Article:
It’s been 3o days since militants stormed Chibok Government Girls Secondary School in Northern Nigeria and abducted hundreds of young women in the dead of night. While the world has joined with Nigerians to continue to pressure President Goodluck Jonathan to #bringbackourgirls, six of the 53 students who escaped their captors recently shared their story with The New York Times.
According to 18-year-old Kuma Ishaku, the men flooded the school and yelled, “Allahu akbar! We are Boko Haram,” before threatening to kill the students. “They said: ‘If you want to die, sit down here. We will kill you. If you don’t want to die, you will enter the trucks.”
“They told us: ‘We are Boko Haram. We will burn your school. You shall not do school again,’” Joy Bishara 18, remembered. “’You shall do Islamic school.’ And they were shouting, ‘Allahu akbar!’ ” — “God is great!”
The terrified girls were herded onto busses for a harrowing 12-hour journey, but along the way several teens jumped from the vehicles and fled.
“I said, ‘Let’s jump,’ ” Ishaku recalled. “Out of fear, some refused. They said, ‘They will shoot us.’ I said, ‘I prefer to die.’ ”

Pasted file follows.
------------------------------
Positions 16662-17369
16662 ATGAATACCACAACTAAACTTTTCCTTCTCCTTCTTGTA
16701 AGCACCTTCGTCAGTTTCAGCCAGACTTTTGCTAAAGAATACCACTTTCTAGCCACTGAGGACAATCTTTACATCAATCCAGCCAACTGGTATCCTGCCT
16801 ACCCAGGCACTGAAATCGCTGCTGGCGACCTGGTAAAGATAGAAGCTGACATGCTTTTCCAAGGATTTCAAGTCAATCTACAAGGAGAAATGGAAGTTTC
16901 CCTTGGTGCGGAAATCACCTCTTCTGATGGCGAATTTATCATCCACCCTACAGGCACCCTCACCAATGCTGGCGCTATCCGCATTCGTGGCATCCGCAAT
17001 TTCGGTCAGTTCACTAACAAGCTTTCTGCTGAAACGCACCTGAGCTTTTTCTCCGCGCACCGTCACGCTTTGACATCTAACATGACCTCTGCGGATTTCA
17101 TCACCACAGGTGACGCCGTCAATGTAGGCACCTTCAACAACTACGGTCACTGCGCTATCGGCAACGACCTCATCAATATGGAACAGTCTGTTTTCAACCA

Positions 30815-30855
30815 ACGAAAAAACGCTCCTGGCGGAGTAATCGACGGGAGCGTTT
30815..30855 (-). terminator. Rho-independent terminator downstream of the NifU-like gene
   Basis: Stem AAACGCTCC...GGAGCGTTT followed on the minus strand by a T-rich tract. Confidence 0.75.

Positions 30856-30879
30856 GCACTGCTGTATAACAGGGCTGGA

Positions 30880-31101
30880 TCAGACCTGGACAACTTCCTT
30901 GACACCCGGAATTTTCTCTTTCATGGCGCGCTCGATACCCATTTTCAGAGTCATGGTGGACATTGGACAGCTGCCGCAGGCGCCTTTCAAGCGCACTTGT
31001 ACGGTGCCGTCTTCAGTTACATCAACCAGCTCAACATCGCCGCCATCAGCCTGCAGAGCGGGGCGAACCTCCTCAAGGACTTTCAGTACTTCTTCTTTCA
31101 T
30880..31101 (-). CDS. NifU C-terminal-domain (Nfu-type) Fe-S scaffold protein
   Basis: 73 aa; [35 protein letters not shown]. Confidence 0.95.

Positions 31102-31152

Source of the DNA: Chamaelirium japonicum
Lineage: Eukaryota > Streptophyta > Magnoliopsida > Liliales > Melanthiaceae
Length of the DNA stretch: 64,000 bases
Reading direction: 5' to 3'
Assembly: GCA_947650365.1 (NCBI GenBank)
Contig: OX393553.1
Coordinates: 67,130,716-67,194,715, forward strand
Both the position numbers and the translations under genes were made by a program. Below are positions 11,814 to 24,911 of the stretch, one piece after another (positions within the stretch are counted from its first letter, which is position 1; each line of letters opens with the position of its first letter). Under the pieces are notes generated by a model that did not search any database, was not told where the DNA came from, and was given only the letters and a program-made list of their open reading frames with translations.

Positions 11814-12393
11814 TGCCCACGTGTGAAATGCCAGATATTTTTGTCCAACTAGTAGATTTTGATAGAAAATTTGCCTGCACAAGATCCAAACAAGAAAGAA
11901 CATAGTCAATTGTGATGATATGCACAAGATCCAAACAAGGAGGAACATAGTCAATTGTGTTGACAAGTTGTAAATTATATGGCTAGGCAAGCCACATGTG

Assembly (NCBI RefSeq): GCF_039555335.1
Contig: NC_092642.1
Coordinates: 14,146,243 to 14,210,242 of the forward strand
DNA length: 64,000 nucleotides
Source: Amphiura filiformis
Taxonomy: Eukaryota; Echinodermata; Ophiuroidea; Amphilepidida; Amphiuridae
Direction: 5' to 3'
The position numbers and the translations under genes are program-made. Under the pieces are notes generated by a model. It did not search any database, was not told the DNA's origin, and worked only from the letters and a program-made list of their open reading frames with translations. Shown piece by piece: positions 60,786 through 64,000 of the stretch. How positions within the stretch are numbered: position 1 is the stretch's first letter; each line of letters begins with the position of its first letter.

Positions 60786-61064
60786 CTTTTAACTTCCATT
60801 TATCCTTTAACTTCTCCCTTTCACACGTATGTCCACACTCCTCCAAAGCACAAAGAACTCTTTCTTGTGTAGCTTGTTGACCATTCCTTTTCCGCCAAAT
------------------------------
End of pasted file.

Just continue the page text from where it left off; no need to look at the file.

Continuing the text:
Bishara also risked her life by jumping from a truck and fleeing into the forest. “All of us were running through the bush. We are running, and we don’t know where we are going.”
Others ran away from the abductors’ camp while the men were distracted. According to the New York Times, “The teenage girls wandered directionless in the thick semidesert scrub before kind strangers took them in and back to their village.”
The six young women who spoke with the paper said they were overcome with emotion when they saw a recently released Boko Haram video of their schoolmates.
“When we saw them in the movie, we started crying,” 17-year-old Godiya Simon, who escaped from the camp, said.
Although they wouldn’t initially let the girls relieve themselves in the bush, Simon said the men “were not rough with us.” Also, none of the six escaped girls report being sexually assaulted, but with Boko Haram threatening to sell the young women into slavery, who knows what has transpired since they were kidnapped on April 14.
Fed up by the lack of action by the Nigerian government, Al Jazeera recently reported that several vigilantes in northern Nigeria have detained and killed scores of suspected Boko Haram members after allegedly hearing of an impending attack in Kalabalge, approximately 155 miles from the Borno state capital of Maiduguri.
President Goodluck Jonathan has vowed to put an end to Boko Haram, which has claimed responsibility for killing thousands of Nigerians in attacks over the past few years, including massacring a group of male students at a boarding school in February. After initially declining to negotiate with the insurgent group, a top government official now says that “all options”—including talks with Boko Haram—are on the table.